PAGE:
The impulse to be seen when your experiences are denied is one that many colonized peoples can relate to. The more international visibility Palestinian images and videos received during the May 2021 uprising, the more Palestinian content was flagged as “sensitive” or removed altogether from social media websites.23 7amleh, a Palestinian digital rights organization, documented the removal of nearly 500 pro-Palestine posts on Instagram and Facebook in just two weeks in May 2021, and human rights groups have pointed to possible relationships between social media platforms and the Israeli government’s Cyber Unit as well as the Israeli Ministry of Defense; The Intercept’s May 2021 investigation into Facebook’s content-moderation rules also found evidence of the company’s impeding criticism of Israel.24 The “sensitive content” filter was not seen by activists as a way of minimizing the circulation of objectifying images of Palestinian bodies in pain, but as a deliberate act of censorship that furthered the erasure of Palestinian life.
The will to document what is happening in moments of mass mobilization and repression is also propelled by the need to collect evidence, even when we do not have faith that today’s political and judicial systems will deliver justice. Beirut-based sound and visual artist Lawrence Abu Hamdan joined the interdisciplinary Forensic Architecture team to investigate the killing of two Palestinian teenagers, Nadeem Nawara and Mohammed Abu Daher, at a protest in the West Bank in 2014.25 Abu Hamdan’s audio analysis was used in court to expose the Israeli military’s intentional use of live ammunition at the protest, a practice that is commonplace, but which is denied in official statements. Abu Hamdan later expanded upon the confines of presenting evidence for an investigation in the video Rubber Coated Steel (2016), in which he imagined his own tribunal for the boys by authoring a courtroom transcript presented as written text over passing images in a space that resembles a shooting range.26 Like Rehab’s Mourning, the lack of sound engages the audience’s imagination. “In a way, even if you don’t see the reality of what happened, you don’t see the event, the moments in which those people are shot,” said Abu Hamdan about the silence, “you see another kind of reality, and that allows the real event to emerge.”27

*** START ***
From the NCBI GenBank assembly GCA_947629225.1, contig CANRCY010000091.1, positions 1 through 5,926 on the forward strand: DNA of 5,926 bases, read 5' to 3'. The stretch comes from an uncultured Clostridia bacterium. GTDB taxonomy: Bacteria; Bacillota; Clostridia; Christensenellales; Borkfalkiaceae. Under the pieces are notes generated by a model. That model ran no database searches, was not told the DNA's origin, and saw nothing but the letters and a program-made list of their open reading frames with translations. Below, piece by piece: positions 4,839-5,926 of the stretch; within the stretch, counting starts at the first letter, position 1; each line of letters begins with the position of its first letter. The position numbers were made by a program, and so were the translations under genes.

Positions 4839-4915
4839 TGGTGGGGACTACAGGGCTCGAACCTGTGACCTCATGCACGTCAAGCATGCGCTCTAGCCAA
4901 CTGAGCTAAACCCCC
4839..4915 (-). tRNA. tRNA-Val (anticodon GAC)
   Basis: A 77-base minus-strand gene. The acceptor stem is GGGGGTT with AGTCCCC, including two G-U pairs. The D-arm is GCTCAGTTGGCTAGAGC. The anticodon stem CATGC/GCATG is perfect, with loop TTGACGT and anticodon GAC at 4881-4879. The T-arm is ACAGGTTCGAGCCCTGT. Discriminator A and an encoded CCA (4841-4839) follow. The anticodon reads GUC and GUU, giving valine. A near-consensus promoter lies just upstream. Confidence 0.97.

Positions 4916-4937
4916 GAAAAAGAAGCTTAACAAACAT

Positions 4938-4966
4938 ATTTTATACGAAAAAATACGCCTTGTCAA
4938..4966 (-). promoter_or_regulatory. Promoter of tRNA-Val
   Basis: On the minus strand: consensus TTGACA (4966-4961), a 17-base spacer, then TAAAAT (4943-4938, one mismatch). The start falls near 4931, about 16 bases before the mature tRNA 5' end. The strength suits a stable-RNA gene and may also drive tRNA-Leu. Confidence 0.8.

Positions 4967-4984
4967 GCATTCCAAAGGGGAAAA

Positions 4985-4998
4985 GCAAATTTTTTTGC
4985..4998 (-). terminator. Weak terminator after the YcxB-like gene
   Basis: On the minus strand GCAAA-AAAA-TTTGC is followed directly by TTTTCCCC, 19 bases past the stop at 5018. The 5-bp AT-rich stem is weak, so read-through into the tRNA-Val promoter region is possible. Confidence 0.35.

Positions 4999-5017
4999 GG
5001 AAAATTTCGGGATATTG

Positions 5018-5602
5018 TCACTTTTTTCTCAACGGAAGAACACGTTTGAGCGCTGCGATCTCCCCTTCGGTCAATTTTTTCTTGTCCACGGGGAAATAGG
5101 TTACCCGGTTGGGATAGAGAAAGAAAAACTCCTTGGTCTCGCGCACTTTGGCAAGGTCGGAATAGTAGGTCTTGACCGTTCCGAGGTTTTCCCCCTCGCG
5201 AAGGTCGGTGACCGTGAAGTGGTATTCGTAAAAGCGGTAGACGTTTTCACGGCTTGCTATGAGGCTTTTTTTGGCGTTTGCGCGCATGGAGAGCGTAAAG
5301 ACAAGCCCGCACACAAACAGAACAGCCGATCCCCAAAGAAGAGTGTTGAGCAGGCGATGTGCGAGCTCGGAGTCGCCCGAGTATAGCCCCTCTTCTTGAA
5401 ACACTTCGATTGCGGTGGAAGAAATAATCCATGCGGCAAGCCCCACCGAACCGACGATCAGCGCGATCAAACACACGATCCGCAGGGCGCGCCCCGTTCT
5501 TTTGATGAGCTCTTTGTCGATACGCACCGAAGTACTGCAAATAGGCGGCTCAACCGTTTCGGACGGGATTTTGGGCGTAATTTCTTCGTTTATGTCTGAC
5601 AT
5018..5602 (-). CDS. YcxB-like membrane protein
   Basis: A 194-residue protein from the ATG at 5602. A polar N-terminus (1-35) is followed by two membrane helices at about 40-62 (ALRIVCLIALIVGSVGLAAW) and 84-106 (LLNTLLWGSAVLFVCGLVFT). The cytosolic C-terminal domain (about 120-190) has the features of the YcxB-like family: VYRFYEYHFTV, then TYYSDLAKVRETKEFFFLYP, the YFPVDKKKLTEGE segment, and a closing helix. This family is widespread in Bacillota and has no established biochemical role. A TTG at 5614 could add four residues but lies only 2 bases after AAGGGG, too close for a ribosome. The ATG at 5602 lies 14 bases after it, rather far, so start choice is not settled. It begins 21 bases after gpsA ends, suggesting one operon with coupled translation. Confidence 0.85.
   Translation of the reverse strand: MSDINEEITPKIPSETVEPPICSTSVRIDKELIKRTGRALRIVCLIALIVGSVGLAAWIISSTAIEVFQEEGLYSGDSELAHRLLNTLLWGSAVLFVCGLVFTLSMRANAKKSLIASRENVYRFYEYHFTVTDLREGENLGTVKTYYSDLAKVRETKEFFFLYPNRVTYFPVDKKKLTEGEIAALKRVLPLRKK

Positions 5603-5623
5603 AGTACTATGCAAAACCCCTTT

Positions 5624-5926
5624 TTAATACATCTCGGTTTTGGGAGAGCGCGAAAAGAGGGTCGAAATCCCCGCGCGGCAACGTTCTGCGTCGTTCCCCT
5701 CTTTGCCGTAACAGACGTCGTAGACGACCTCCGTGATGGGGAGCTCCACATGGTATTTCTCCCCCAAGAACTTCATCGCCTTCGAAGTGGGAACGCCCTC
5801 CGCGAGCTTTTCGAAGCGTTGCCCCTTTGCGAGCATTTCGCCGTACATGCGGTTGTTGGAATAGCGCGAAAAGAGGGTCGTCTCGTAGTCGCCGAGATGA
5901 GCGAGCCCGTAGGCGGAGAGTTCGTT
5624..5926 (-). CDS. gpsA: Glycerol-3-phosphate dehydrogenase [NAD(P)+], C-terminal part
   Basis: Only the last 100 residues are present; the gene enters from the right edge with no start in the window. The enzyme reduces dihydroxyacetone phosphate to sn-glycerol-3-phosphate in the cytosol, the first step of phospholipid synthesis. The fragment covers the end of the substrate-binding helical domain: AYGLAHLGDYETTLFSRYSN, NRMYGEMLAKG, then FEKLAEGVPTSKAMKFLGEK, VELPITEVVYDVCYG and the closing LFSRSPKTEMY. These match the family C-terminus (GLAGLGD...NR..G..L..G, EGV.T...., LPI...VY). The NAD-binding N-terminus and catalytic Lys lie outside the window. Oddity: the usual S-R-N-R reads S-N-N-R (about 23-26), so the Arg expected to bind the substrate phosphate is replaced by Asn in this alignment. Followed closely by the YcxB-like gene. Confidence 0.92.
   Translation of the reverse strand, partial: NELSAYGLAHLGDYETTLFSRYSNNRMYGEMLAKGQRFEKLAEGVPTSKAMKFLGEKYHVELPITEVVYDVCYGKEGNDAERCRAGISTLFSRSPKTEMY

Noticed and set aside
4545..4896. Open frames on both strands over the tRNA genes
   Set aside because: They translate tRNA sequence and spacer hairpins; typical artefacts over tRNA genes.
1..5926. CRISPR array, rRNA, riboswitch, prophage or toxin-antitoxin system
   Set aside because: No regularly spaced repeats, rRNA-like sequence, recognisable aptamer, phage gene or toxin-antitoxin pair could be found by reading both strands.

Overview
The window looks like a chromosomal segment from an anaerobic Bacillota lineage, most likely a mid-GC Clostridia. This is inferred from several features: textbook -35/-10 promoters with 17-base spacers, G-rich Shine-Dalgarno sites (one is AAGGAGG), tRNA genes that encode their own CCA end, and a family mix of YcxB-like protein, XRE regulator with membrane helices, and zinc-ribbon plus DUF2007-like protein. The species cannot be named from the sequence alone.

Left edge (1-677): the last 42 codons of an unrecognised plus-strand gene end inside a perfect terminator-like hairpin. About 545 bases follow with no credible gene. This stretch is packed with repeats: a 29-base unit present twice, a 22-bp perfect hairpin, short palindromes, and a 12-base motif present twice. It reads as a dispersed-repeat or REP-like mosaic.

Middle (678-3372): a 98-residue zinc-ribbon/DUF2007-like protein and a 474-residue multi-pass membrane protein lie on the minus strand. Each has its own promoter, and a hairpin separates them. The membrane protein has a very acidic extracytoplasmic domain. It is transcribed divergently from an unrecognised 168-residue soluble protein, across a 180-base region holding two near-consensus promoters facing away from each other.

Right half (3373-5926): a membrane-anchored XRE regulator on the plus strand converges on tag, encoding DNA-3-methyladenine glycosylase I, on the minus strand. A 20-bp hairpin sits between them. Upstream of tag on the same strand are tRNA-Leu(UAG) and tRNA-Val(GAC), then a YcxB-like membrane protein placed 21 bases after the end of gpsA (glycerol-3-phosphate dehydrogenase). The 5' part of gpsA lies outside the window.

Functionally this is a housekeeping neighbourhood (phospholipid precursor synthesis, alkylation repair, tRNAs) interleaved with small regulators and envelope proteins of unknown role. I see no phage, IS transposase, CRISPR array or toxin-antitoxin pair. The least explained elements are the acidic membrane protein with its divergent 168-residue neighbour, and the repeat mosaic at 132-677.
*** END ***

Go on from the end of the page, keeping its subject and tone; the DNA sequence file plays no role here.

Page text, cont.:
I find myself thinking about the power of such omission when looking at the images that have emerged from the besieged Palestinian Gaza Strip, which has been subjected to Israeli air strikes since 2008. In the latest bombing campaign in May, homes and residential buildings, roads and infrastructure, schools and hospitals were targeted alike. The flood of images captured people at their most vulnerable: weeping over the shroud-covered body of a loved one, in the dusty aftermath of a bombing, or collapsed in the rubble of what was once their homes. These moments of grief remain online, forever available for public viewing. So I created Grieving in Private (2021–ongoing), in which I overlay the media images of Palestinian grief with photographs I have taken across colonized Palestine—of cactus branches and forested hills, olive trees, poppy fields, hazy skies, and rich, red soil, allowing the land to protect the grieving subjects from the invasive gaze of the viewer.
While Jacir, Rehab, Abu Hamdan, and even I use formal strategies, interventions, and refusals to invite their audiences to prehend the humanity of their subjects, at times of popular mobilization—like the unprecedented Unity Uprising—there is a sense of urgency and a need to show things as they are. “Palestinians remain virtually unknown,” wrote Edward Said in the 1986 photobook After the Last Sky: Palestinian Lives, with photography by Jean Mohr. Said’s sentiment was not that Palestinians are absent from the media but that “the images used to represent us only diminish our reality further.”28 This is what propelled artists like El-Kurd to document as much as he could of the police violence and settler takeover of his neighbourhood. During the uprising, Abu Hamdan handed his Instagram account over to Inas Halabi, a Palestinian artist who reported live from Haifa as Israeli police suppressed the ongoing protests.29 There was a collective sense of responsibility to both witness and show what was happening around us, and Palestinians on the ground worked tirelessly to make visible our organizing and our struggles, our celebrations and our grief.
What is the difference, then, between images that distance and dehumanize, and images that provoke the value of life? There cannot be a static answer, because the frame, the narrative, the positionality of the artist, and the political moment all impact the way that an image will be received. It is up to us who work with representations of violence—especially artists—to keep asking ourselves this question.